The world currently has over 2.8 million confirmed cases of COVID-19, including 198,668 deaths. The whole African continent doesn't even account for one percent of this, as they only have 21,470 confirmed cases and 865 deaths. The majority of cases come from South Africa, Algeria, Cameroon and Ghana. The continent reported its first COVID-19 case in Egypt on February 13.
So far, only the archipelago nation of Comoros and the landlocked kingdom of Lesotho haven't reported any COVID-19 cases.
Michel Yao, WHO Africa's program manager for emergency response, told reporters in a teleconference that if the number of cases in the continent continue to multiply per week, many African countries could face a “huge peak” in cases soon.
WHO has even said that if the continent's rate of infection isn't properly contained, there could be 10 million COVID-19 cases in Africa within the next three to six months. Worse, the hardest hit communities in Africa will be those that are already suffering from health conditions such as malnutrition and HIV.
Testing is perhaps the main concern that Africa faces. More than likely, there are more actual COVID-19 cases in the entire continent than reported ones.
For example, Ethiopia, a country of over 109 million people, has only conducted 10,000 coronavirus tests. South Africa has so far only managed to test 73,000 people out of a population of 57 million. Nigeria, the most populous nation in Africa, with over 190 million inhabitants, has only tested 5,000 people.
African countries may need to rely on a strategy based around mass testing. This could allow them to minimize lockdown restrictions, which are very difficult to handle, especially for parts of the African continent that depend on a daily income to survive.
“If you don't test, you don't find,” said John Nkengasong, director of the Africa Centers for Disease Control and Prevention (Africa CDC). “And if you don't test, you are blinded. It is an uphill battle to build health systems while you need them... That is what we are actually doing now. We are playing catch up and that is a very, very tough thing to do.”
While African nations do need to focus on testing, it cannot be limited to its urban capital regions. Matshidiso Moeti, WHO's regional director for Africa, has warned that Africa's coronavirus cases are beginning to creep out into the continent's rural areas.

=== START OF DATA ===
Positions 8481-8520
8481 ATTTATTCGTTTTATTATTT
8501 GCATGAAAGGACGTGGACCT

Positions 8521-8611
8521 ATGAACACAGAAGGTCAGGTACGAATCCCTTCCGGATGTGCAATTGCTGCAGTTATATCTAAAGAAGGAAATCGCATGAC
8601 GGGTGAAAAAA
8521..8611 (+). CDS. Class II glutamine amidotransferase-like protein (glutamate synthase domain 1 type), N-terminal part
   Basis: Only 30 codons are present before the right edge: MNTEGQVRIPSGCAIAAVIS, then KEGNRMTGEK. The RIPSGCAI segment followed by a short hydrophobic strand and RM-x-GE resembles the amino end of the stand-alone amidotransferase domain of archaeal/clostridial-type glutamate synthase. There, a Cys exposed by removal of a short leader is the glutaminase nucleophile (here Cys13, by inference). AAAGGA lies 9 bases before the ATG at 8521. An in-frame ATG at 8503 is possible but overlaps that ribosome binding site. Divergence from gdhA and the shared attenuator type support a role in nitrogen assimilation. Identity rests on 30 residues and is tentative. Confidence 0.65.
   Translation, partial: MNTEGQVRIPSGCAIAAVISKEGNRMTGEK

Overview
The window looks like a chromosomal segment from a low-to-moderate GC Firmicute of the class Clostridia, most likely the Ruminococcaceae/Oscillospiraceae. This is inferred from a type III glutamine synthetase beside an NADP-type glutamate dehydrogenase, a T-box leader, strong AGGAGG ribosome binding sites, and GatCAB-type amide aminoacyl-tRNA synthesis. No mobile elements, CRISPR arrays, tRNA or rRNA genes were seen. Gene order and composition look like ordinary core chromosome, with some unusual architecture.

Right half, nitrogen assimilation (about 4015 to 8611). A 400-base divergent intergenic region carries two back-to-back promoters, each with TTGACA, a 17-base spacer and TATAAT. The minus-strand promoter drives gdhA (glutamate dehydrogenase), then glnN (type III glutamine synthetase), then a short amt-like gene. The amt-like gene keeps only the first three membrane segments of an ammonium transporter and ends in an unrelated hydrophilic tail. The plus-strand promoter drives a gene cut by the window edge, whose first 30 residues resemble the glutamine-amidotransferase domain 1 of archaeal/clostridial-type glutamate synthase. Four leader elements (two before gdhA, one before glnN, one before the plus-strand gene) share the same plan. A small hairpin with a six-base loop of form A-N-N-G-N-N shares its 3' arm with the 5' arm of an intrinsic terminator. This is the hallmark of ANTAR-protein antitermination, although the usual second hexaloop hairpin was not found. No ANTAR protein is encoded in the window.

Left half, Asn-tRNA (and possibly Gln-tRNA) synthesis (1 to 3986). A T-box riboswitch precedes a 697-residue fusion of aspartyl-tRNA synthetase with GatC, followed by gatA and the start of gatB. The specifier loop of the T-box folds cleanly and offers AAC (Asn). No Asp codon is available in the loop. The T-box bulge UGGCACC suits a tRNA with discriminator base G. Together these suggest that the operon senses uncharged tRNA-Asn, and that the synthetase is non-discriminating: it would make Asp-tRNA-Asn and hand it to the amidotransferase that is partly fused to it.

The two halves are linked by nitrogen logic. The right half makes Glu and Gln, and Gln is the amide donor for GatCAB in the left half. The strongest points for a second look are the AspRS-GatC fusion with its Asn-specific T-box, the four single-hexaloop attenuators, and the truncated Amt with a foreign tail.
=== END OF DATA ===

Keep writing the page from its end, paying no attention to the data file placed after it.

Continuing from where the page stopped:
Moeti adds that tackling COVID-19 in rural areas is going to be difficult, especially if the region already lacks the proper health systems to deal with an outbreak in its urban centers.
This lack of health infrastructure is particularly troubling, as WHO reported that 43 African nations have less than 5,000 beds in ICUs available for current and future COVID-19 cases. This accounts for around five beds per one million people. The report also found that there are fewer than 2,000 working ventilators in public health centers across 41 African nations.
Tedros Adhanom Ghebreyesus, Director-General of WHO, and a native Ethiopian, said that while Africa's COVID-19 cases are still very low, they are growing fast, and without strong and decisive help and action, Africa's poor and vulnerable communities could be devastated by an outbreak.
The World Bank is already warning that if the continent isn't able to handle the coronavirus pandemic, it could spark a food security crisis due to a potentially substantial decline in food production and food imports.
Hopefully, a lot of the aid coming into the continent can help vulnerable countries deal with the crisis. A senior government official told reporters that the United States has provided “almost a billion dollars” across the continent. Cyril Ramaphosa, president of South Africa and chairman of the African Union (AU), said that the AU's COVID-19 Response Fund, established “to direct resources to bolster the continent's response,” has so far raised $61 million, which will mainly go to support the work of the Africa CDC. (Related: South Africa goes into lockdown as the country struggles against coronavirus.)
Many countries across Africa have already imposed a variety of policies to combat the spreading pandemic, such as curfews, lockdowns and even mass testing drives, such as the case in Senegal, which is developing a 10-minute testing kit that will sell for less than one dollar each.
While WHO has noted that it's possible for Africa to contain the pandemic, the threat is still there, and it remains to be seen whether policies enacted by countries all over the continent will be effective.